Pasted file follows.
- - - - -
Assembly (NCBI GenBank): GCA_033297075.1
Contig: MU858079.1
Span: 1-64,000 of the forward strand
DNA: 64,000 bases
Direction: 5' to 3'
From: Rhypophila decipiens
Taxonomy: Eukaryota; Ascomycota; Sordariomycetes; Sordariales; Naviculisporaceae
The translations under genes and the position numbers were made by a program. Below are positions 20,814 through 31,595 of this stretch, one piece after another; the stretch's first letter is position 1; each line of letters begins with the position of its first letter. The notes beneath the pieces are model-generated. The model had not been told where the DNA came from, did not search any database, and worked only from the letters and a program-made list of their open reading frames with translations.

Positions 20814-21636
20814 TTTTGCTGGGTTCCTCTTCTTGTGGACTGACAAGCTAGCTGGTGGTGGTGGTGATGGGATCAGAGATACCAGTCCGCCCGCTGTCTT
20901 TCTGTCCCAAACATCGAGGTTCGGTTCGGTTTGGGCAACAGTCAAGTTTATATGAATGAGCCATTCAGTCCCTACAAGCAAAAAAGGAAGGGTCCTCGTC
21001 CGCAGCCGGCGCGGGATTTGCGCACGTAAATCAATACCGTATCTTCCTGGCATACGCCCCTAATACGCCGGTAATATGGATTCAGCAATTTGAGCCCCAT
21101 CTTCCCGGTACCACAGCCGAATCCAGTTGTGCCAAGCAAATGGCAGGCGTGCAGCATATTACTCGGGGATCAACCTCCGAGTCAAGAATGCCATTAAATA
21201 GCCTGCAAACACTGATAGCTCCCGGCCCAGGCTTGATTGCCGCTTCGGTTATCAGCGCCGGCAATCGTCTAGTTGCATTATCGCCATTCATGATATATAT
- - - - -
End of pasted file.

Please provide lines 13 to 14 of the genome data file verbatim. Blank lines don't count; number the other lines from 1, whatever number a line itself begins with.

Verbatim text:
21101 CTTCCCGGTACCACAGCCGAATCCAGTTGTGCCAAGCAAATGGCAGGCGTGCAGCATATTACTCGGGGATCAACCTCCGAGTCAAGAATGCCATTAAATA
21201 GCCTGCAAACACTGATAGCTCCCGGCCCAGGCTTGATTGCCGCTTCGGTTATCAGCGCCGGCAATCGTCTAGTTGCATTATCGCCATTCATGATATATAT